Day 4 - September 11, 2003
Today was a particularly exciting and engaging day at the Community Park.
The day opened with a creative and insightful theatre performance by the Seka and Malambo Dram Group from Zambia, who presented a play called "Nsendemila". SEKA and Malambo Drama Group enthralled the audience with their vibrant theatrical production. Song, dance, storytelling and puppets were woven together in a seamless story that told of a community's perspective on the governance of natural resources and the equitable distribution of benefits.
Following this theatre production, the Community Park was host to a gathering of Local and Global Leaders, who had frank and informal discussion as peers, on issues of relevance to people living in association with protected areas. Local and Global leaders were invited by the organisers of the Community Park to share their perspectives in the spirit of collaboration and partnership, as those who are the front lines of sustainable development and those who lead the direction of tremendous know how and resources for this same objective.
The rationale for holding this groundbreaking event emerged from experiences with a similar event that was held at the World Summit for Sustainable Development, one year ago, in Johannesburg. All involved in the Local-Global Leaders' Dialogue in Johannesburg requested a repeat of that experience at the World Parks Congress.
Today in Durban, over 50 community representatives and leaders actively engaged in the dialogue. Participants included Indigenous and Mobile Peoples' living in numerous countries around the world. These local leaders were joined by the Leaders of global NGOs. Present were John Croxall, Chairman of the Royal Society for the Protection of Birds, Steve McCormick, President and CEO of The Nature Conservancy, and Russell Mittermeier, President of Conservation International. Achim Steiner, Director General of the International Union of the Conservation of Nature, joined the dialogue as it was underway. This dialogue was also attended by an audience of over 200 people as well as members of the international media.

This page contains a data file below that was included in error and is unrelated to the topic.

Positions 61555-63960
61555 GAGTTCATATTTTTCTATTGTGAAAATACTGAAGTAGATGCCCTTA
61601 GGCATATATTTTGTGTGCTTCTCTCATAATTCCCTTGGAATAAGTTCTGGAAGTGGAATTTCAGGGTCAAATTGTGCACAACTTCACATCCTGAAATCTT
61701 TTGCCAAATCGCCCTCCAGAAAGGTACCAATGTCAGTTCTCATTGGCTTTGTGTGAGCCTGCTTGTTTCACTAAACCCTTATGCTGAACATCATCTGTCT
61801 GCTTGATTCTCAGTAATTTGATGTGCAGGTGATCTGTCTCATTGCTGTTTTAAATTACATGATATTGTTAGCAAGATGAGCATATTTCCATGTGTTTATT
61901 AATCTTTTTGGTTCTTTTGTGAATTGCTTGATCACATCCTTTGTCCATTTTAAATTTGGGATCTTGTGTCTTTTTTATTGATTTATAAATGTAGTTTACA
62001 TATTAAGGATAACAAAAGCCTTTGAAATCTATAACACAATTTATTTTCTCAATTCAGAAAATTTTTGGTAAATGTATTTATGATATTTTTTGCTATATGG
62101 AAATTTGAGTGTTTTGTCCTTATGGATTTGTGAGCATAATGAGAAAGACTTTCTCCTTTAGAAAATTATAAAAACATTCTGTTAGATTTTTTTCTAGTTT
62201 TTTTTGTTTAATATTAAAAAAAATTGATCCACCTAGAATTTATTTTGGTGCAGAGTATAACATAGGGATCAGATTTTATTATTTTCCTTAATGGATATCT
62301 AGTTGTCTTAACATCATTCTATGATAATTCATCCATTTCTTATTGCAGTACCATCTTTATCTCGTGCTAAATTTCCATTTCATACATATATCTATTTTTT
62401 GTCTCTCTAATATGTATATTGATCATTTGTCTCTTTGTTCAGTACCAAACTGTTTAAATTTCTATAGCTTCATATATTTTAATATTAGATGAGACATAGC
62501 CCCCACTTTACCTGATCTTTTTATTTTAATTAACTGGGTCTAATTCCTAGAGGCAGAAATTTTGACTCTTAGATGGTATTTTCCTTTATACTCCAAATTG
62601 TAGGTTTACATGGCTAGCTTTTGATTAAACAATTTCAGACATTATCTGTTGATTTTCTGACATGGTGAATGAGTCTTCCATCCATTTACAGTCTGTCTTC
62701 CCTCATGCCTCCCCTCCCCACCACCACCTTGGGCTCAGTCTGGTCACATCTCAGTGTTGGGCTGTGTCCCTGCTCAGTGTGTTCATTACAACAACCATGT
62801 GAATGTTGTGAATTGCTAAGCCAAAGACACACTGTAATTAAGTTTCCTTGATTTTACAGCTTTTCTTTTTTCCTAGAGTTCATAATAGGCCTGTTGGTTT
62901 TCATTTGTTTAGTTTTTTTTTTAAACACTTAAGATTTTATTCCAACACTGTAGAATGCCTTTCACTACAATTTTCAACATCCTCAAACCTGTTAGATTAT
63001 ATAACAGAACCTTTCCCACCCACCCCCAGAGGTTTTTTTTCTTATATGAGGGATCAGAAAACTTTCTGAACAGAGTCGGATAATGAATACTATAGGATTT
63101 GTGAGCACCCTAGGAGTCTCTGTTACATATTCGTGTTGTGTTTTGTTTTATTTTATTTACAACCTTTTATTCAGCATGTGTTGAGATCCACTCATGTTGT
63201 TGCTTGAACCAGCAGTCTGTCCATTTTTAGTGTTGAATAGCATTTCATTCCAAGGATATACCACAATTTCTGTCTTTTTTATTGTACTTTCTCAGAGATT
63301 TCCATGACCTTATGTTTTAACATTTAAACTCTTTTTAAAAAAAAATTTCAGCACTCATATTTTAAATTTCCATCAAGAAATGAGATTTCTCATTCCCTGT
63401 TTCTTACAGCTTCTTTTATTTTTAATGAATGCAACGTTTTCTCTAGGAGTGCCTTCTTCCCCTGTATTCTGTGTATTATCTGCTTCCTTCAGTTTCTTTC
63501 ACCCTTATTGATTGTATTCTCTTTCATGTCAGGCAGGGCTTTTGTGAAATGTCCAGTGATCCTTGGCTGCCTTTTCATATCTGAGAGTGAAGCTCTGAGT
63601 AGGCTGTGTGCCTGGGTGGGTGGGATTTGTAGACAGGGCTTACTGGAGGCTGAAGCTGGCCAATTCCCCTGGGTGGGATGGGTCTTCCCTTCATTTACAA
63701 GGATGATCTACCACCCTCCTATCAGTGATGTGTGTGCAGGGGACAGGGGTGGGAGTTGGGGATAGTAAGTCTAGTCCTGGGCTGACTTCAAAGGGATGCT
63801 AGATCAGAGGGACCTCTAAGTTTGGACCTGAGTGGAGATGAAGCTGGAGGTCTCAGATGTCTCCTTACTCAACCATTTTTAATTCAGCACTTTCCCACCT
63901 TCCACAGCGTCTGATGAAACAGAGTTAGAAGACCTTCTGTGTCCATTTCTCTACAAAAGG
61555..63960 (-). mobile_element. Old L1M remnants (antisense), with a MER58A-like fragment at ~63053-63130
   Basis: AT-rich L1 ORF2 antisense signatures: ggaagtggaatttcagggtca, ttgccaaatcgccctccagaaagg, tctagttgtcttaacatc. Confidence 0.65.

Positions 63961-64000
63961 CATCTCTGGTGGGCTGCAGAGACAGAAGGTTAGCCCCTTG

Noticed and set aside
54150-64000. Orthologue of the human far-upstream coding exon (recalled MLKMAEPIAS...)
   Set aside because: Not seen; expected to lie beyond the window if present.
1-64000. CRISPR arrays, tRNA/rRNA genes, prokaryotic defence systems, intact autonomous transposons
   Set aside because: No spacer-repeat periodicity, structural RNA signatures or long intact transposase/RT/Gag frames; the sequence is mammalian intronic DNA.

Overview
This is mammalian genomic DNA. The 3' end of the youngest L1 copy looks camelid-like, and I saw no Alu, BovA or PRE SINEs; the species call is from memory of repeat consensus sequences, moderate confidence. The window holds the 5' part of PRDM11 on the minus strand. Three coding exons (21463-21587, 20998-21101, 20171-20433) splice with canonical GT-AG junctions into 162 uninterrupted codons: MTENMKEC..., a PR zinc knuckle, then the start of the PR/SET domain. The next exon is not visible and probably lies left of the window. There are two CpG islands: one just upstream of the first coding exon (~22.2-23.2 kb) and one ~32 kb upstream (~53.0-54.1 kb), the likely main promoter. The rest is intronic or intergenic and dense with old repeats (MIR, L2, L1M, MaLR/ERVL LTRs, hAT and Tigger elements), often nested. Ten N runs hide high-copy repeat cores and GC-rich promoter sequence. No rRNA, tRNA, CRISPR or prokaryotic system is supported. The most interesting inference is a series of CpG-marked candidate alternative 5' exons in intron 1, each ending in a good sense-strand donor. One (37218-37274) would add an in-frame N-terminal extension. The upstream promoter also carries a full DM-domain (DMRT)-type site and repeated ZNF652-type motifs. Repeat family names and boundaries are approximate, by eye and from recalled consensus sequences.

Following the Local-Global Leaders' Dialogue, Indigenous Leaders published the following statements for distribution to World Parks Congress delegates and the media, through "Our Voices: the Indigenous Peoples Bulletin for the WPC":
"On the 11 th September, the Community Park area hosted a meeting between Indigenous Peoples' representatives and high level officials in the major international conservation agencies of Conservation International, The Nature Conservancy and the Royal Society for the Protection of Birds. Discussions, as noted by participants on both sides, were a unique opportunity for dialogue and exchange. It became clear in the discussion however that a gulf exists between the expressed intentions of the conservation agencies, and the reality of the experiences shared by Indigenous communities affected by their projects. To address the enormous disparity between the stated values of these agencies, and the reality of Indigenous experiences, a suggestion was forwarded that these agencies develop a policy on Indigenous Peoples. The importance of such a policy in avoiding and mitigating unwanted destructive impacts is demonstrated by the admission of the agency representatives during the discussions that pressure from donors can lead to "quick and dirty" conservation projects. Of greater concern through, is the self-professed desire of the agencies to avoid "digging the dirt of the past". This denial of history strikes at the heart of the key goals of the IP's here at the Congress, for only by recognising and redressing the wrongs of the past can we resolve the sufferings of our brothers and sisters who have lost their access to their lands and territories."